In the function above, string[i] returns the ASCII code of the ith character of string and the ord method gives its order in the alphabet. For lowercase letters, ord(x) is x-97. Here are the ASCII codes for the lowercase letters:

  a   b   c   d   e   f   g   h   i   j   k   l   m
97  98  99 100 101 102 103 104 105 106 107 108 109

n   o   p   q   r   s   t   u   v   w   x   y   z
110 111 112 113 114 115 116 117 118 119 120 121 122


1. To understand what the above hash function does, observe that the English alphabet has 26 chararacters. Given the hash function above, in which of the 10 available buckets would the following words be stored? Show all steps of the computation to show the bucket that is chosen. Do not write the final answer only.

• box

• bow

• fox

• bowl

2. Do any of these words collide if we were to put them into a hash table of size 10 using the hash function above? Why or why not?

3. The strings "ba" and "bk" fall into the same bucket. Likewise, "ca" and "ck" fall into the same bucket, as do "da" and "dk", etc. Why is this?

4. Show how to calculate another two-letter string beginning with "b" that falls into the same bucket as "ba" and "bk". Don't just write the answer; show where it comes from.

5. (2 pts) Answer this question based on your understanding of hash tables in general. Recall that hash tables give an expected or average case search time of O(1), or constant time.

1. What is the WORST CASE performance for hash table search? When would you encounter this situation?

2. Some hashing functions are better than others. Write the worst hashing function in the world. That is, think of the answer you gave to the previous part and write a hashing function that would lead to a worst case scenario.

3. Suppose you have N items and you build a hash table with only N/2 buckets. What is the number of expected items per bucket? What is the expected or average case performance of search using this hash table?

4. Suppose you decide to use sqrt(N) buckets. What is the expected number of items per bucket? What is the expected performance of search using this hash table?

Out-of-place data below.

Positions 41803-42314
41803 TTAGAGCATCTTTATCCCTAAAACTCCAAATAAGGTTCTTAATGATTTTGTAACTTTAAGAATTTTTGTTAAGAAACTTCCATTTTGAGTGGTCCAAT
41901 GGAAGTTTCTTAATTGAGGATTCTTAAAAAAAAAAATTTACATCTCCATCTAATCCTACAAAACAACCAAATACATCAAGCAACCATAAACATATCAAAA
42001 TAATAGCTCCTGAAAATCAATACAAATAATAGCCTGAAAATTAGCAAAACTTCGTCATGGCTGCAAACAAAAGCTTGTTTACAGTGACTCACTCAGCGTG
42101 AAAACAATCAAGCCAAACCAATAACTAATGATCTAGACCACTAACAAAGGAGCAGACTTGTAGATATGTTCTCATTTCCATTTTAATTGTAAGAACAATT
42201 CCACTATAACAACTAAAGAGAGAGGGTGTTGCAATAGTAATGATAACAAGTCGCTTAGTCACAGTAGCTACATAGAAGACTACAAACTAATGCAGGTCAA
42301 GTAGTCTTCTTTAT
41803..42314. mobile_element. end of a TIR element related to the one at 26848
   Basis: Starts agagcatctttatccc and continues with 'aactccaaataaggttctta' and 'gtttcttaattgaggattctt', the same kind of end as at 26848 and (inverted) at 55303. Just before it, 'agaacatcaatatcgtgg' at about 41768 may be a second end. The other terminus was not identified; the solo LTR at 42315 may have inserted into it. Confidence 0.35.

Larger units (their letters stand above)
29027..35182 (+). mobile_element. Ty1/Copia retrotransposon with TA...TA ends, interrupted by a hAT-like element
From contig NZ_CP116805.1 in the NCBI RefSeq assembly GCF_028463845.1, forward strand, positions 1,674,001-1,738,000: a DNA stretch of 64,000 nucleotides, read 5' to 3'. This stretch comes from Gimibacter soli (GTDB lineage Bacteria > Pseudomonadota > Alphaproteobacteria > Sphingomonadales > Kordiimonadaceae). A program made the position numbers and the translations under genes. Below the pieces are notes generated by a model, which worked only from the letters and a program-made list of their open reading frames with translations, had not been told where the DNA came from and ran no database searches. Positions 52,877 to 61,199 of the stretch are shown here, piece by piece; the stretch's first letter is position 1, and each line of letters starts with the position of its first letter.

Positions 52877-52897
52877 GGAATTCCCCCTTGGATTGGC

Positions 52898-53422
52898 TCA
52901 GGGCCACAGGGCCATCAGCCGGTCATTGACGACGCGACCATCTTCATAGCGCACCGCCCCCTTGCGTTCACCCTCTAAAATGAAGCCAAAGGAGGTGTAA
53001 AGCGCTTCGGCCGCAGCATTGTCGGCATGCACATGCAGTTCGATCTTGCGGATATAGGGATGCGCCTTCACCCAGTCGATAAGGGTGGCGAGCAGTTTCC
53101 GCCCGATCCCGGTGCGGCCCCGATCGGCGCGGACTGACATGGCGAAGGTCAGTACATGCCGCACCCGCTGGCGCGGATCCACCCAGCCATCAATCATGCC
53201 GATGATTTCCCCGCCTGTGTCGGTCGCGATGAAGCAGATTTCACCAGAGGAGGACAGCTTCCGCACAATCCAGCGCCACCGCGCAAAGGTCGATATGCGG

6. (1 pt) This problem deals with the data structure known as a graph.

1. Draw the graph that is represented by the lists below. The values in the edges list represent the cost to fly directly from one city to another city in hundreds of dollars. Each row represents a city a plane flies from, and each column represents a city a plane flies to. For example, you can fly from New York to Pittsburgh for $500, and you can fly from Los Angeles to Dallas for$700. If an entry is ∞ (infinity), then that means that there is no direct flight from one city to another. (Note that there are no direct flights from a city to itself.)

vertices = ["New York", "Pittsburgh", "Los Angeles", "Dallas", "Atlanta"]

edges = [ [∞,  5,  2,  6,  1],
[5,  ∞,  8,  ∞,  3],
[2,  8,  ∞,  7,  4],
[6,  ∞,  7,  ∞,  9],
[1,  3,  4,  9,  ∞] ]


2. What is the cheapest cost to fly from Pittsburgh to Los Angeles? Do you need to make any transfers? If so, at what city or cities?

7. (2 pts) Answer this question based on your understanding of graphs in general.

1. Suppose we want to form an undirected graph with N nodes and no links from a node to itself. What is the maximum number of possible links (edges) we could have in that graph?

2. Suppose that we have an unweighted graph $$G$$ that is represented by a two-dimensional array. Instead of holding weights, the array contains booleans indicating whether two nodes are connected. Describe an algorithm that finds all the nodes that are reachable from a given node $$x$$ in $$G$$ in exactly two steps.